Competition: How Patient-Centered Health Care Reaches Affordability

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Washington, January 11, 2017 | comments

Competition is a good thing.  I’m a competitor, so I appreciate competitive sports, contests. I like it when companies compete for my business.  When I make a choice, I feel I have gotten a better deal.  I have had options and I chose what I wanted.  Health care is no different.  Competition benefits consumers with better options in both insurance and service options. It has always been my belief that competition allows a pathway for patient-centered care. In fact in, you can go back to the 2010 Blair House Summit on health care reform where I offered my legislation for across state lines health insurance purchase to President Obama.  You can watch here.    

Many elected officials, health care providers, and American citizens have seen Obamacare increase the cost of health care and health insurance.  Also, it is far too often that we see government organizations forecast that the U.S. health spending will grow considerably faster than growth in the economy.

This rapid growth leads a general consensus of Americans to beg the question – should competition be allowed within our current health care system?

One idea that demonstrates this type of free-market competition includes selling health insurance across state lines. This opens up the health insurance marketplace and in turn, make premiums more affordable for consumers. It allows you to buy insurance from whomever you want and wherever they are located.

Right now, if you decide to purchase individual health insurance, that plan is regulated by a specific state. Whereas an open market would eliminate the many differing state regulations to allow more health plan options – regardless of state - for the purposes of consumer flexibility.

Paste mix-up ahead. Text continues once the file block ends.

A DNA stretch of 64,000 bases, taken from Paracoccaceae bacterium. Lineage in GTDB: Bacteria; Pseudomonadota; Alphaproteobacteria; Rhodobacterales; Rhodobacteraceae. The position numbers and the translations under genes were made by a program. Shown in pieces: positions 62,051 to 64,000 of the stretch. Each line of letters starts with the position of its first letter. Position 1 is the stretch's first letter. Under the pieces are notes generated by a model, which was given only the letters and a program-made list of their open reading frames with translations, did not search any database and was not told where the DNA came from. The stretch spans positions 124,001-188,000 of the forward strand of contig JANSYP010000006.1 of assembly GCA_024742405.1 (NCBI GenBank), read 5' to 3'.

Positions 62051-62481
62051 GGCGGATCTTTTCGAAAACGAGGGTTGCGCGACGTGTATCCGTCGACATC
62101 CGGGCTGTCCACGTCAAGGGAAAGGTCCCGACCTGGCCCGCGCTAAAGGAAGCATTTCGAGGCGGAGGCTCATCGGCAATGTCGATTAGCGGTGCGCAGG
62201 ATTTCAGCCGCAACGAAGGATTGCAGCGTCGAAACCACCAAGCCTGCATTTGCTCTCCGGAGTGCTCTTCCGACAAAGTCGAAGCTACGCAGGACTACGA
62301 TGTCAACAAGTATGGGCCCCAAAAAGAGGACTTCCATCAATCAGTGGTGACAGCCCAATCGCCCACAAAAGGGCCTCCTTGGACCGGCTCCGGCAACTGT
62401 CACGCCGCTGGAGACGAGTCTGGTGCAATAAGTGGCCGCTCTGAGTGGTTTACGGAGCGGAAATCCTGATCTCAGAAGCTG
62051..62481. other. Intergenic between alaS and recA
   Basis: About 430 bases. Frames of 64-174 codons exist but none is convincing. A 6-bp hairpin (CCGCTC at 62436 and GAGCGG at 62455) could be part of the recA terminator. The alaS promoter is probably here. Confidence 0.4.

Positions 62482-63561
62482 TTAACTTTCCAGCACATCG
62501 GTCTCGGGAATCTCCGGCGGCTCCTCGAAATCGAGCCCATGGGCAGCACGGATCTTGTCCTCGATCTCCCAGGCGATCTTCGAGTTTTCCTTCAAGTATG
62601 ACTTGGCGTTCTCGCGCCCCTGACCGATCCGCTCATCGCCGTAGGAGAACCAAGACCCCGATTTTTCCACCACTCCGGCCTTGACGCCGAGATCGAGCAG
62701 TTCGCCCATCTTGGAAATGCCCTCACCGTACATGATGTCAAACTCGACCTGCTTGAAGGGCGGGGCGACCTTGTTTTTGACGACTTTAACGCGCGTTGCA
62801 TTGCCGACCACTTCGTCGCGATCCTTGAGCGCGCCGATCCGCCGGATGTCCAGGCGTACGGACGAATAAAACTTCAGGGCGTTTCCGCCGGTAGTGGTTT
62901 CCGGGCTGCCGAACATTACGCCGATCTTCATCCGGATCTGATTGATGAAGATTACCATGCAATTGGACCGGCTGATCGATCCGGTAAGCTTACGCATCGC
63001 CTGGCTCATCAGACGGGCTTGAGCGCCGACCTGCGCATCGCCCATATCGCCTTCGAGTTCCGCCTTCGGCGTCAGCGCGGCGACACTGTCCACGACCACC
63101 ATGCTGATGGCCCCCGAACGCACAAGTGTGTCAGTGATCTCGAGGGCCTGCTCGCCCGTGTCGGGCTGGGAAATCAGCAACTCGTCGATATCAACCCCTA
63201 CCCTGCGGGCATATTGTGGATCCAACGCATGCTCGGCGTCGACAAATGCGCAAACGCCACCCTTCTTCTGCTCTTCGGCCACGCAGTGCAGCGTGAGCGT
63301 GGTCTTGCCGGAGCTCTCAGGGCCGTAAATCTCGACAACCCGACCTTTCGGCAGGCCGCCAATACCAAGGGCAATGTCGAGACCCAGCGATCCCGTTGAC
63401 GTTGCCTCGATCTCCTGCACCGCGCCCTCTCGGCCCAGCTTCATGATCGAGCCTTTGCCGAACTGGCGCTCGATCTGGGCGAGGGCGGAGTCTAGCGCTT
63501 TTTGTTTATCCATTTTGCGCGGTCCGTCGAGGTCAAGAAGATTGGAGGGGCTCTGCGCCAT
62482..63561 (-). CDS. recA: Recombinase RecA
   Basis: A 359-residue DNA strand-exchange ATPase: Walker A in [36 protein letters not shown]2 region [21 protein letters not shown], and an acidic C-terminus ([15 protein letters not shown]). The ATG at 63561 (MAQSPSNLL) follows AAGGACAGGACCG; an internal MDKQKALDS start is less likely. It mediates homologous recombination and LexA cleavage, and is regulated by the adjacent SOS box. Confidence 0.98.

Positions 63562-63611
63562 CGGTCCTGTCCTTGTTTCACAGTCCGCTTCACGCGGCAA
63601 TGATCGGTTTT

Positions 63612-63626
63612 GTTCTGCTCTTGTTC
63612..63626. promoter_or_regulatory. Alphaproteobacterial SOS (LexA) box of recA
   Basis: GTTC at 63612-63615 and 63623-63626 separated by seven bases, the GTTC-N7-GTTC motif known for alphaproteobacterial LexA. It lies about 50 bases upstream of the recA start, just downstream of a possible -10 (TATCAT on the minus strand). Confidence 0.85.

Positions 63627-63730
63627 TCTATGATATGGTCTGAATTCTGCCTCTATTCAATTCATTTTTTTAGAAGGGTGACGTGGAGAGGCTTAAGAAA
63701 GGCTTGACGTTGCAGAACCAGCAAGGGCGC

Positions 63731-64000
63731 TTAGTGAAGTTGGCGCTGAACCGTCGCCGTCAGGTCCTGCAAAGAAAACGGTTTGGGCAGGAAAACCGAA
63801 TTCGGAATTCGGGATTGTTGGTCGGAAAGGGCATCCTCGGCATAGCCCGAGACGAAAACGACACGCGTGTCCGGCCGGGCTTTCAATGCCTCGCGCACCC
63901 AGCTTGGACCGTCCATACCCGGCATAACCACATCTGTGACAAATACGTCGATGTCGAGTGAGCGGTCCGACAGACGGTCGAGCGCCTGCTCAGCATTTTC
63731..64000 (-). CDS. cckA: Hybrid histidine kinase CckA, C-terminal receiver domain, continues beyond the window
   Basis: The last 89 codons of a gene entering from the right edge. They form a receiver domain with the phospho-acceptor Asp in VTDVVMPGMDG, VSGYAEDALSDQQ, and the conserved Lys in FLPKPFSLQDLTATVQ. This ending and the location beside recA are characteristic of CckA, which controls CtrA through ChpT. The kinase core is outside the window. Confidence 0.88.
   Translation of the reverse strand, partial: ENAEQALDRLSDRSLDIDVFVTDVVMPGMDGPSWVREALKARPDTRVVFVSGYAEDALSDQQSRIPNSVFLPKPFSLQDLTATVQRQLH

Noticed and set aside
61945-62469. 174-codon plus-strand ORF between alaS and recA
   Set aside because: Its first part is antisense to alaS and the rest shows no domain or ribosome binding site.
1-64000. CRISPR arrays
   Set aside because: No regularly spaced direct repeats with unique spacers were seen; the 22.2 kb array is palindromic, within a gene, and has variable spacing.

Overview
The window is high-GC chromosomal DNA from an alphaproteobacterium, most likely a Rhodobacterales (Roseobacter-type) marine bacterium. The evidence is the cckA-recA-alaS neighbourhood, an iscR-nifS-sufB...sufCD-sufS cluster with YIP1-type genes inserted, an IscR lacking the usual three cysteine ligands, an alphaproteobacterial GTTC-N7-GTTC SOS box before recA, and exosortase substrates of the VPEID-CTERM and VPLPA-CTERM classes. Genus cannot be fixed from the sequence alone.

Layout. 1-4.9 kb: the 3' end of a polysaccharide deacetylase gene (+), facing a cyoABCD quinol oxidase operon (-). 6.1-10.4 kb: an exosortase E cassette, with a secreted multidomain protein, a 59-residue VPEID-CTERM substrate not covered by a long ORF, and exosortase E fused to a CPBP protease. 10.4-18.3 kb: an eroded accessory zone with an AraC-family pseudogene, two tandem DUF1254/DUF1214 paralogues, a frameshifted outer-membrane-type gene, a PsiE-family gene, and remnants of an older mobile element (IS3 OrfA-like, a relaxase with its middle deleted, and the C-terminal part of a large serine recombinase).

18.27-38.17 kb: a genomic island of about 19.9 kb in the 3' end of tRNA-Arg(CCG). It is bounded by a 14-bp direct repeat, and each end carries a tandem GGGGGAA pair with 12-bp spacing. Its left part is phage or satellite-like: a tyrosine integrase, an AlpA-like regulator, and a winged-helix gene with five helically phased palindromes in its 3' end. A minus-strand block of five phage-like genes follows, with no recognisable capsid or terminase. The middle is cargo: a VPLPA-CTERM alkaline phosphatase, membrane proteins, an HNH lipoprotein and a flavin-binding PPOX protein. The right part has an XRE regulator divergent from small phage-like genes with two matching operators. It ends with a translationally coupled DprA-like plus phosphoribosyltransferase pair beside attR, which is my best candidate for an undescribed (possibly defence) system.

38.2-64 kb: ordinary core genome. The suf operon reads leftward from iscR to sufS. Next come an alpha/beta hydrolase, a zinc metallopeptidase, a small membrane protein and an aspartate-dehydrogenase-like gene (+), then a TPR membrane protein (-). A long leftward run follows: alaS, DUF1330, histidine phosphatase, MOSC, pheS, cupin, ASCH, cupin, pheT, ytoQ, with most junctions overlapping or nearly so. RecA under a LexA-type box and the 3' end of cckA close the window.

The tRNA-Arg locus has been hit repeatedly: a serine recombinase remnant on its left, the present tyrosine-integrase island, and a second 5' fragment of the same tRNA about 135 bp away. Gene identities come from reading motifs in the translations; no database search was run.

This idea would allow insurers to sell health plans to consumers according to the rules of a single state, regardless of where a person lives. This concept would create a new framework that promotes competition for states by encouraging a reduction in unnecessary regulation.

Allowing the purchase of health insurance across state lines flips the narrative from a bureaucratic choice to an individual choice, rather than a “one-size-fits-most” health plan that may not provide value for different consumer needs. 

Currently, because of Obamacare, the federal government has mandated what insurers’ offer consumers. The mandate to become a qualified health plan has, undoubtedly, limited how health plans operate – and this change is the farthest thing from competition, it is a form of wealth distribution.

The conclusion is simple - if the federal government is in the driver’s seat for regulating individual health choices – competition cannot exist. Therefore, it’s important that we allow states and consumers more flexibility in purchasing a health plan that it truly tailored to their needs.

That’s why I have been a long-time champion and author of legislation in the House called the Health Care Choice Act, which allows the purchase of health insurance across state lines. This bill will cut through the bureaucratic red tape and allows states, consumers and providers a better option for individual – patient centered – health care.

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